Chief Information & Transformation Officer
Bernard Mikael joined EY more than ten years ago, where he is working today as chief information and transformation officer. Prior to that, he held roles at Accenture and HP.
Why Should Organizations Integrate Tech Teams Across the Enterprise?
SEPTEMBER 12, 2023
In the first episode in our 2023 podcast series, Bernard focuses on integrating technology teams across the business. He discusses why a “real, modern partnership” between IT and the business is necessary for true transformation, and he shares why transformation is more than having good technology alone. Bernard also talks about three, multidimensional changes that an organization must take to truly position themselves for innovation and digital.
Liz Ramey [00:12] Welcome to The Next Big Question, a podcast with senior business leaders sharing their vision for tomorrow, brought to you by Evanta, a Gartner Company. Each episode features a question with C-suite executives about the future of their roles, organizations and industries. Thanks for listening. I'm your host, Liz Ramey. Now let's hear what today's next big question is.
In this episode, I speak with Bernard Mikael, the CIO and Chief Transformation Officer with EY. Today, I asked Bernard the question, “Why should organizations fully integrate their tech teams across the enterprise?” With a background in engineering and consulting, Bernard shares his experience in transforming the organization, shifting mindsets in how IT and the business view technology and innovation. Bernard Mikael, thank you for joining The Next Big Question.
Bernard Mikael [01:10] Thank you, Liz, for inviting me.
Liz Ramey [01:12] I'm excited to jump in and talk to you about this topic of fully integrating tech teams. I read a blog of yours that you published just a couple of months ago, and you talked about this three-multidimensional changes that an org must take to truly position themselves for innovation and digital. These were broken down. These three were -- change the perception of IT, two, connect to the business, and then three, think global, act local. Can you kind of break those down for us and tell us a little more?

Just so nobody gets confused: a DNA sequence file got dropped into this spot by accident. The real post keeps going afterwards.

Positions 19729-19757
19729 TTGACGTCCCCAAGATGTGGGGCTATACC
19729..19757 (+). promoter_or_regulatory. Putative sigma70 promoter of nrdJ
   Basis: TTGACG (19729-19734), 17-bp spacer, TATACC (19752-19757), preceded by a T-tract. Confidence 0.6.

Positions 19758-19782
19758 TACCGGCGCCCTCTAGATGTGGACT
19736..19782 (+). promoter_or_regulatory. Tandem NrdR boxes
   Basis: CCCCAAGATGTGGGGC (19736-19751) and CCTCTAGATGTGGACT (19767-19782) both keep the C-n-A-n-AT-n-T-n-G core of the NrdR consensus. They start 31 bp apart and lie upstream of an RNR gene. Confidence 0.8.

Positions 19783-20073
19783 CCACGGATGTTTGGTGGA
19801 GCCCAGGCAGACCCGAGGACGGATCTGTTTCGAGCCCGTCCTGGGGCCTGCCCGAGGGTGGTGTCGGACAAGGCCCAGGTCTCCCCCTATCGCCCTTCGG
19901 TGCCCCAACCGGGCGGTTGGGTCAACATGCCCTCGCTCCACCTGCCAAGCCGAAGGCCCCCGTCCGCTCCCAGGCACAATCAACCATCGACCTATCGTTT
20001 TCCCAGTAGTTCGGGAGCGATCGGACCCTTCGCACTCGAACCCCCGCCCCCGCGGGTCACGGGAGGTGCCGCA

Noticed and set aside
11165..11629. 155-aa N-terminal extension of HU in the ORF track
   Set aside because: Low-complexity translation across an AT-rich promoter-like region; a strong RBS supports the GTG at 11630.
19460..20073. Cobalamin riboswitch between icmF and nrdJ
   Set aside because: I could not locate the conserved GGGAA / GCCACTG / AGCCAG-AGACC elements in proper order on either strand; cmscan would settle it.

Bernard Mikael [01:46] So, yeah, I saw when I started my life. I think it was on the edge of CIO 1.0 to 2.0. I saw CIO initially as like, providing what was IT at the time. Providing PCs, providing basic infrastructure for the enterprise, where the IT was mostly about cost and facilities. So, this is for me the genesis of the I think the IT in the enterprise. Then, when I started really my work, my first experience was with HP, Hewlett Packard, where we started to implement really information system. With IBM as a competitor at the time, but with HP for me, where I think the IT started to be a real department providing solutions, not only facilities. It was still perceived as a cost center. We provide solutions, but we are still a cost center.
And then, this is our current era, what I call CIO 3.0. And I think many companies didn't yet step in, where we are providing the best answers to business concerns and not solutions. As a trusted technology advisor or partner of the business, debating the investment across the back-end services. And we are even debating how to stabilize the margin or how to improve the margin of the of the company by doing IT. Innovating, transforming to improve the margin, to improve the productivity of the firm. This is what I call the IT or the CIO 3.0. We are not executing all solutions. We are on the upstream discussing - let's see how we improve our productivity. Let's see what could be a good solution for your clients or for internal use and so on and so on. This is about a dynamic team working -- and not working -- partnering with the business from upstream since the ideation down to execution and the run of the IT solutions.
Liz Ramey [00:04:46] It just seems like a shift to not just thinking about the teams integrating into the business, but a shift in the mindset of the teams to know -- they're not trying to solve a technology problem, they're trying to solve a business problem.